In the first half, the SoftBank Hawks led the league with 657 total strikeouts. If strikeout shows by pitchers increase that should bring a positive for a team staying in the playoff spot and be a spice for some individuals. Ohba states, “100-man yen is pretty big. Of course I will go for it.”

If the prize acts as an incentive for high-strikeout performances, we can expect that to have an effect on a pitching staff aiming to keep its team in a playoff position.

Continue reading...

Tags:

Prediction: Pacific League

» 29 March 2009 » In npb » 3 Comments

It’s much harder to predict the standings for the Pacific League as the teams are so evenly matched. But I’ll give it a shot.

1. Seibu Lions: I think we’ll see a little regression from Okawari Nakamura and Kazuyuki Hoashi, but a better performance from Hideaki Wakui. Overall it looks like the Lions have enough to repeat.
Key Players: Wakui, Hoashi, whoever gets the most at-bats at 1st base

2. Nippon Ham Fighters: Nippon Ham was actually outscored by their opponents last year. I’m putting them here because I believe that they have the pitching and defense to win close games, and that Sho Nakata will turn up at some point during the season and provide a little offense.The new additions to the bullpen have the task of replacing Michael Nakamura as well.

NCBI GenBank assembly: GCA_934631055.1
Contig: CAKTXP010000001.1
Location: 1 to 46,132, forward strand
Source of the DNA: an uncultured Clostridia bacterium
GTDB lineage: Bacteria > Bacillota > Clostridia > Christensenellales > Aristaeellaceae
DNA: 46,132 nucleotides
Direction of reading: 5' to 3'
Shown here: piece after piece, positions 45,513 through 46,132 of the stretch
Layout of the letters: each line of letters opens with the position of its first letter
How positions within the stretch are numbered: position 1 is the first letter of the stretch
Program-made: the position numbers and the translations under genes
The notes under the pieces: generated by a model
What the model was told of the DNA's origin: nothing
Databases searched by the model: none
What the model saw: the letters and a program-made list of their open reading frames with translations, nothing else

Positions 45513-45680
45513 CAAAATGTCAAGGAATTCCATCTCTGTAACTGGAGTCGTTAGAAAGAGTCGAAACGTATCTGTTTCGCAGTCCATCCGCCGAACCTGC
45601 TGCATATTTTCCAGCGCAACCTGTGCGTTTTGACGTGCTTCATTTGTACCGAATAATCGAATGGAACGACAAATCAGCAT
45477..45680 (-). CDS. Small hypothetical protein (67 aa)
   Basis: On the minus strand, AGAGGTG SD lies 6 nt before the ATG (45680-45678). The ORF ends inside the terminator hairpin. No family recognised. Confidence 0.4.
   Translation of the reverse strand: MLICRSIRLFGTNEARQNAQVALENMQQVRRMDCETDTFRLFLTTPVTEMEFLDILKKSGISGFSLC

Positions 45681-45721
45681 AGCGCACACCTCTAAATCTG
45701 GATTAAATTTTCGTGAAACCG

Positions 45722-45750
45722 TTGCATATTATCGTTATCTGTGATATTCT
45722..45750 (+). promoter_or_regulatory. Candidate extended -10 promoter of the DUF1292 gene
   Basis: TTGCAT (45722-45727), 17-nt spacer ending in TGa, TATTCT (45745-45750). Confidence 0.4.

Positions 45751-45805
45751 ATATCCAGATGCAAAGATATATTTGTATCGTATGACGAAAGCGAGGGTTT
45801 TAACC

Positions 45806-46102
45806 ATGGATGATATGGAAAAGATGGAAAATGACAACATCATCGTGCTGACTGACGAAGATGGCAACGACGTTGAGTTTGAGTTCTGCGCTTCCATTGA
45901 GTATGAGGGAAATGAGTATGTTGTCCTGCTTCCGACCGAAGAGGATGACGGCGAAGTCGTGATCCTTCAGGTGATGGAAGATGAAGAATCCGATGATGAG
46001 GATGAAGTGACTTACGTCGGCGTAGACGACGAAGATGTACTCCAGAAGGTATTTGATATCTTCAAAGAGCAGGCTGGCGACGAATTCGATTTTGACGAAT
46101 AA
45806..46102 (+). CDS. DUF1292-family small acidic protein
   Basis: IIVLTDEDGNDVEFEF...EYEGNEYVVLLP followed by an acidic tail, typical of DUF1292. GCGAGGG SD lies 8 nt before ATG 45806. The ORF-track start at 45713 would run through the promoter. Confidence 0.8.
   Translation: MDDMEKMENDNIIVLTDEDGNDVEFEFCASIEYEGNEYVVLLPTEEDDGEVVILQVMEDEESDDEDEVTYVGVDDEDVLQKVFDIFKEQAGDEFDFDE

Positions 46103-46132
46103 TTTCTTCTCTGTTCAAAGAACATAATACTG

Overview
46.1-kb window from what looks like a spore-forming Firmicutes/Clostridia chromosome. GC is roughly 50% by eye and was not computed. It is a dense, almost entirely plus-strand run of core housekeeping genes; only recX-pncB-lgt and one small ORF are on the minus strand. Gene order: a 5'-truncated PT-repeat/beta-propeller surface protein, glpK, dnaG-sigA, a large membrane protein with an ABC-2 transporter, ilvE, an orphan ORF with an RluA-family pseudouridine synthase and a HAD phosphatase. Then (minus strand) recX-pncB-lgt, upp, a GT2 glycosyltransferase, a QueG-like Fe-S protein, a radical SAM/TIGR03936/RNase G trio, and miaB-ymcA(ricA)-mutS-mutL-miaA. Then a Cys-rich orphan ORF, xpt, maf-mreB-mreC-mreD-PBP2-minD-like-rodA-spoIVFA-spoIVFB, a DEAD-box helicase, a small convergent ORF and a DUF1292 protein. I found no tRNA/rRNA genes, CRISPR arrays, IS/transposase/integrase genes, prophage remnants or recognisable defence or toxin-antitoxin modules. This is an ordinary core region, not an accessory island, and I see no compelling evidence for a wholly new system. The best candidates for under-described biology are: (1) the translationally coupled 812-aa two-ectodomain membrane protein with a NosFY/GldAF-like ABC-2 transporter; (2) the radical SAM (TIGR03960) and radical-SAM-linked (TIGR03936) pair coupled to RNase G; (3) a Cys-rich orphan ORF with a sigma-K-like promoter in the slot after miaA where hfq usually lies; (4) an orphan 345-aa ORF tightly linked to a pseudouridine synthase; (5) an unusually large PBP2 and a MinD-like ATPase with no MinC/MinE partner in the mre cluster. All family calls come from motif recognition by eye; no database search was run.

Key Players: Nakata, Ryan Wing, Masanori Hayashi

3. Chiba Lotte Marines: I didn’t think I’d have the Marines making the playoffs, but I’m putting them in third because they have a solid front four in their rotation, and no real holes in their lineup. Hopefully Bobby V can find a way to keep Tadahito Iguchi and Shunichi Nemoto both in the lineup, as Nemoto broke out last year with a .296/.369/.430 line.
Key Players: Bobby V, Yoshihisa Naruse, Yuuki Karakawa

4. Tohoku Rakuten Golden Eagles: The Eagles have two WBC heroes at the top of their rotation (Hisashi Iwakuma, Masahiro Tanaka), a couple of solid mid-rotation guys (Darrell Rasner, Hideaki Asai), and some power in the middle of their lineup (Norihiro Nakamura, Fernando Seguignol, Takeshi Yamasaki). But on the other hand they have some holes in their lineup and bullpen.
Key Players: the bullpen